“Million Dollar Listing New York”: Social media #fails and red hot Brooklyn

Recap of Season 5, Episode 4

From left: Fredrik Eklund, Luis D. Ortiz and Ryan Serhant
From left: Fredrik Eklund, Luis D. Ortiz and Ryan Serhant

​I​n this week’s episode of “Million Dollar Listing New York,” Fredrik and Luis try their hardest to bring Manhattan prices to Brooklyn, and Ryan proves that saying “no” can still score you an overpriced listing.

Here’s where we leave the men with the gold-plated lower-thirds:

After making amends with Jordan over the penthouse debacle, Luis meets up with Fredrik to briefly talk business and extensively talk smack about their Million Dollar Listing co-star’s Instagram. Ryan has committed the cardinal sin of social media by allegedly purchasing followers. The accusation surfaces after Luis meticulously stalks Ryan’s likes. Fredrik, king of dachshund selfies and humblebrags, even unfollowed Ryan’s Instagram because he found it “nauseating” and “infuriating.” ​Social media drama isn’t just for millennials.

His decision to split forces with Jordan is proving fruitful, however, as the two brokers reel in not one, but two offers for the garden duplex at 7 South 3rd Street in Williamsburg. But the building’s co-owner, Anne, says the project is “exploding with quality” and wants full price for the “artistic, exclusive piece” she keeps mistaking as art. Before Jordan can initiate a full-on meltdown, Luis wrangles another offer just $25,000 short of the unit’s $2.5 million asking price, which​,​ thankfully​,​ Anne can live with. One listing down, two to go.

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“King of Manhattan” Fredrik is also wandering off the island, this time to a 60-unit condo conversion smack dab next to the Williamsburg Bridge. He proclaims that “Williamsburg is becoming the Soho of Brooklyn,” which the building’s developer, Mona, realizes when nine of the units sell out within the first hour of Fredrik’s book signing (cross out) open house. Not to be left out, Mona tells Fredrik she wants to hold back between 10 and 12 units to rent first, and sell for a higher price later. “I’m just not going to listen to her, she’s going to have a drink, and she’s going to forget about it,” Fredrik says.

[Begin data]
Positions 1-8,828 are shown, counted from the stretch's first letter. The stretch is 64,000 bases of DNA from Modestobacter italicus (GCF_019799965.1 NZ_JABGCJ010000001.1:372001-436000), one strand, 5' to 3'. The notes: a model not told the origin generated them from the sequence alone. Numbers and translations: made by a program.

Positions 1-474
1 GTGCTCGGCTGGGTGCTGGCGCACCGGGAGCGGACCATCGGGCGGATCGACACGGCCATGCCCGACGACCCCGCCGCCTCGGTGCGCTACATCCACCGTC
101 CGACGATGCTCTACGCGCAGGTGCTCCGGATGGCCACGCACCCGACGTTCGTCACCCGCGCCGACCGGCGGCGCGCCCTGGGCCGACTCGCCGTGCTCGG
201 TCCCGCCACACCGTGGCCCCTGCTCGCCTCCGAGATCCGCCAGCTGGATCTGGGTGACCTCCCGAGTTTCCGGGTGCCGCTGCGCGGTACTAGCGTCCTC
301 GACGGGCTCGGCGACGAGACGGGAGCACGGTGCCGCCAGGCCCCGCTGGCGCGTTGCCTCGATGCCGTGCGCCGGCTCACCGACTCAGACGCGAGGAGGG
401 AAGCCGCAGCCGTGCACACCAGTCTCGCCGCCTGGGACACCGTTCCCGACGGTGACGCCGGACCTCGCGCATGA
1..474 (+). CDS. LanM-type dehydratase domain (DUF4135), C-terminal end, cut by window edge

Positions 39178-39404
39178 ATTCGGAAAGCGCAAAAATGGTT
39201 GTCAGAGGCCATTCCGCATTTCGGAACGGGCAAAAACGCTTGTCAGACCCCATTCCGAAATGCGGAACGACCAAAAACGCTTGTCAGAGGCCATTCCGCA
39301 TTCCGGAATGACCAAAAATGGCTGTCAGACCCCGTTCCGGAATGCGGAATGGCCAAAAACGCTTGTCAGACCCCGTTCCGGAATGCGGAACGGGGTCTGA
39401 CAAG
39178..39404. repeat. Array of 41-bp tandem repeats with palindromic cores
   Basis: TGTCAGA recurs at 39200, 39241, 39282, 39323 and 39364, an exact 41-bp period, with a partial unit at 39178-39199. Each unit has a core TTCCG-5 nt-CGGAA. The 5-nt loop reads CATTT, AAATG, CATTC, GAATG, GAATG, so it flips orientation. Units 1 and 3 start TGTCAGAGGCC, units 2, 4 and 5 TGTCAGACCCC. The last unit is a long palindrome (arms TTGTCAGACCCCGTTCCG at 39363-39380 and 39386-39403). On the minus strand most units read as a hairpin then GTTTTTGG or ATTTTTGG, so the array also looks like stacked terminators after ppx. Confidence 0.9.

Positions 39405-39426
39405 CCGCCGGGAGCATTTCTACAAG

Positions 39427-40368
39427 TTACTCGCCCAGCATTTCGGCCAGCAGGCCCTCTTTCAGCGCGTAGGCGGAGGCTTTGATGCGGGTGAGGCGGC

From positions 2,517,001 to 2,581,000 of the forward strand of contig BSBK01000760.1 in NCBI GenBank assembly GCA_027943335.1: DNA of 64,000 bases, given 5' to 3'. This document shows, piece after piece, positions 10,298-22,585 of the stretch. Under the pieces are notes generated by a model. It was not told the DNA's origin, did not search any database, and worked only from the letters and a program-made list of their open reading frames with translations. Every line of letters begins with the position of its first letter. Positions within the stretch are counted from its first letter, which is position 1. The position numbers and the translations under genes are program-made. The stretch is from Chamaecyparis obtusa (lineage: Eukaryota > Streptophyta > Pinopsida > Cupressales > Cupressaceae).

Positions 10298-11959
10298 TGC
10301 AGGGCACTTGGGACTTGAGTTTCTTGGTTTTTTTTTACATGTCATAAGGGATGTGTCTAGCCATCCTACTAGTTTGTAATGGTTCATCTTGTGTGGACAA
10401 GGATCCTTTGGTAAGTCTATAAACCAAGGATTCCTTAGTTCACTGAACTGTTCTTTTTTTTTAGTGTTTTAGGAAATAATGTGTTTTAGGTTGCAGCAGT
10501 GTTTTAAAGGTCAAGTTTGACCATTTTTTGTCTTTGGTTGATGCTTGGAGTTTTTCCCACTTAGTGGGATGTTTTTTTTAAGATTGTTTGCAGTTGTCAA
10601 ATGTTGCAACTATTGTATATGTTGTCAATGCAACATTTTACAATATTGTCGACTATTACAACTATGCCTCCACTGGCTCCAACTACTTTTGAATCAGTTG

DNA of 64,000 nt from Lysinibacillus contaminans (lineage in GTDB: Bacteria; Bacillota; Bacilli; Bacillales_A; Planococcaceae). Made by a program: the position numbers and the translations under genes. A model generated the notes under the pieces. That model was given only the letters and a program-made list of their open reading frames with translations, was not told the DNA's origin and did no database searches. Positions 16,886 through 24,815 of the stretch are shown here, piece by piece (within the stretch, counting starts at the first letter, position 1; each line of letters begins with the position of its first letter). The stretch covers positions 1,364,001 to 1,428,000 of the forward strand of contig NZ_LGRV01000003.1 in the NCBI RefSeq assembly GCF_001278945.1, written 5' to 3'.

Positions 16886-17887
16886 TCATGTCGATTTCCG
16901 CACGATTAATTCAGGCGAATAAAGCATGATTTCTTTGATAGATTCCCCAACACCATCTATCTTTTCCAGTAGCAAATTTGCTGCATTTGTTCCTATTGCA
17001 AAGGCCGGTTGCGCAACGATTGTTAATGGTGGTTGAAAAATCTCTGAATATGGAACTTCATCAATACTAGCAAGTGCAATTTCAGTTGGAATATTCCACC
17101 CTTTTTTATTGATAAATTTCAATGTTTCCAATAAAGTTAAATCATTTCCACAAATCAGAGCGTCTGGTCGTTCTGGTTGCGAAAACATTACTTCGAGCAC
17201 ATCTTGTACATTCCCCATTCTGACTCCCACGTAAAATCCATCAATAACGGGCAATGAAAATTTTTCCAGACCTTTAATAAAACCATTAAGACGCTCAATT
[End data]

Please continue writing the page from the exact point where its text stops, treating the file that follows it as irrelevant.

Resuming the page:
It turns out a few glasses of white wine couldn’t make Mona forget about all that already-tapped potential. Following the open house, Fredrik sells a total of 15 units — but it just so happens that Mona had her eye on three of those units, and despite him furiously waving the deal sheet in her face, wants to take them for herself. When she can’t guarantee that Fredrik will be the future broker once they re-enter the market, he walks away from the project, and $2 million in lost commission quickly becomes water under the Williamsburg Bridge.

On the outs with co-stars, Ryan skips the line to discover Brooklyn with an insanely ​large townhouse on the Upper West Side. At $18.3 million and 8,400 square feet, the townhouse is apparently just too big and expensive to sell, despite a $6 million upgrade. Ryan is ready to deploy his “screw it, let’s do it” attitude, until the developer​, Ward,​ counters with a “go big or go home” approach, and requests Ryan to list it at $20 million. Even Ryan can see the writing on the original Manhattan bedrock, and walks away from the listing. “We’ll send you a note when it closes,” says​ Ward, who forgets the listing sat on the market for three years at $2 million less.

Ryan soon receives not a note but a phone call from Ward, who was unimpressed with brokers bowing before his $20 million price tag. He commissions Ryan to sell the townhouse for $18 million, quickly reversing the “the dumbest thing he’s ever done in his career.” The listing is proving to be too big for New York’s buyers though, who’ve successfully adapted to closet-like conditions. Sebastian, the head of Ryan’s office in Los Angeles, manages to spark some interest–but only if the spread is inspected before an official offer is made. How many violations could a top-to-bottom renovation acquire? About $25,000, thinks the picky ​inspector. Better get on that ​UV-protected refrigerant lining, Ryan.